The actual process of piercing took less than ten minutes. Lyssa had a pair of 16 gauge holes done for her new rings and had her existing piercings stretched one size large (to size 14). Vinny took a few minutes to prep Lyssa's skin and make sure that he had the angles correct, and then carefully pushed a surgical needle through each lobe (using one new needle for each). That's all it took. Similarly, inserting the larger rings took about a minute each.
I've been keeping an eye on Lyssa, and she's in good health. Her ears are healing nice, and the new piercings haven't bled since Sunday afternoon. On the whole, I'd say that Curious Tattoos is a good place to go for ink or body piercings. I'll probably wind up going there myself at some point.
You've already read my review of Transformers so I won't belabor the point.
On Sunday morning, Lyssa, Jean, and I got up rather late in the morning before going to roam Tyson's Corner Mall for the afternoon. I made breakfast for everyone and then got a disturbing message on my phone from Mika: "Dude, what's on your car?"
At this point, a number of visions of scratched paint, twisted metal, and sundry other forms of mechanical damage came to the forefront of my mind, followed soon after by "So much for my low insurance premiums. Or my car insurance at all, for that matter."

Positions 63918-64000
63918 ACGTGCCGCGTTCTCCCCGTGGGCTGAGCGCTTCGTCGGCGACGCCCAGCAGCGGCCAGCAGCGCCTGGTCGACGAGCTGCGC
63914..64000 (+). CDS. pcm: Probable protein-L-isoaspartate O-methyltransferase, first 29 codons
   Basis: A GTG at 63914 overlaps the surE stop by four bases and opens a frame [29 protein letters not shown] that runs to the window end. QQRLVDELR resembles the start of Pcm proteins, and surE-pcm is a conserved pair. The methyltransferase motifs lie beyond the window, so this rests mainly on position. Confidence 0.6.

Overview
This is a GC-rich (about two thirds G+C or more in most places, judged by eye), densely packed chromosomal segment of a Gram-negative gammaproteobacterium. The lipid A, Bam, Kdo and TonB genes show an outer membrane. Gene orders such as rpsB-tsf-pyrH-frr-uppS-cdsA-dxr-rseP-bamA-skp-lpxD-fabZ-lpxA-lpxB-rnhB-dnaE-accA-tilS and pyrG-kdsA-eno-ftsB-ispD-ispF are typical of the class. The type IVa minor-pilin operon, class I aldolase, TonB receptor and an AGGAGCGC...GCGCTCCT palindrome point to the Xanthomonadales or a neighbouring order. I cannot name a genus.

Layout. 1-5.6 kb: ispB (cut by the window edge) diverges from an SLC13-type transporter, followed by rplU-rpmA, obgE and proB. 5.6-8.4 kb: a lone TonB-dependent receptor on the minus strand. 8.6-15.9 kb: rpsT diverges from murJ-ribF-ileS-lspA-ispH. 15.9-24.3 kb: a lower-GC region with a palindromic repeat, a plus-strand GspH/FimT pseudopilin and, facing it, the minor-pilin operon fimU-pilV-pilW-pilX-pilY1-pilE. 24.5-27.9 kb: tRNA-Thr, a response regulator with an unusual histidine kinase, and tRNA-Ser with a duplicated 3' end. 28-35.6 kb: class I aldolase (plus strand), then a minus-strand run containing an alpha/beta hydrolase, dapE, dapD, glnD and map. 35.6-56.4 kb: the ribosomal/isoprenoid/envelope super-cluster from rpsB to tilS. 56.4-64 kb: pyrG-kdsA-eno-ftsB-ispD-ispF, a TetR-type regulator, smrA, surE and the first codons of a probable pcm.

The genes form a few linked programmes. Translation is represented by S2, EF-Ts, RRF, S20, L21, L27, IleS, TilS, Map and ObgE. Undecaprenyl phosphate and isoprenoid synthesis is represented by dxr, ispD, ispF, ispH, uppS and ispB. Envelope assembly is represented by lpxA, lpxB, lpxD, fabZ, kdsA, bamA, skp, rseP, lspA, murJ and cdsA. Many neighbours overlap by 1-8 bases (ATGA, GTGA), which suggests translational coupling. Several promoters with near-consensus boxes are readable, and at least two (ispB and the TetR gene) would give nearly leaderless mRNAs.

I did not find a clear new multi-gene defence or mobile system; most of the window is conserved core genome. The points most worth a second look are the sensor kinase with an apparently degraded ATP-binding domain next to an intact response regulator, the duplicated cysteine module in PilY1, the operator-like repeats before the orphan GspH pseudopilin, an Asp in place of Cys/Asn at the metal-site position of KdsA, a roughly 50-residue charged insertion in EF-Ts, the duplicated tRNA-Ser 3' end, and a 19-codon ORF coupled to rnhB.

As it turned out, Lyssa, Mika, and Hasufin had hatched a plot that morning to make a magnetic decal for my car of the Seal of Rassilon from Doctor Who and planted it squarely on the hood of my car. A number of photographs were taken of my expression, which I suspect will be uploaded to the Net in the near future. Of course, I'll link to them.
Mika headed for home to do her homework; Hasufin was headed for downtown DC to do some shopping; Jean, Lyssa, and I then headed for the mall to go shopping and nose around for a while. While out and about, I wound up buying the latest issue of 2600 Magazine and a pair of CDs, the soundtrack to the new Doctor Who series and the new album (relatively speaking - it came out in 2005) from Ladytron, Witching Hour. The commute to my new job is by car instead of by Metro these days, and I needed some new music to listen to in transit.
The fairest thing that I can say about the Doctor Who soundtrack is that it has some of the nicest background music from seasons 27/1 and 28/2. It's a television soundtrack so you're really not going to find anything earth shattering. The liner notes are interesting in that the circumstances behind the development of some of the tracks are in there, but unless you're a hardcore fan (or honked off that the version of Song For Ten that was officially released has a man singing instead of a woman) you're probably not going to be interested. Witching Hour is Ladytron at their finest, complete with vaguely disturbing, occasionally lucid, non sequitur laden lyrics courtesy of Helen Marnie. I've been listening to it quite a bit lately, and it's definitely worth a listen if you've never been exposed to Ladytron before.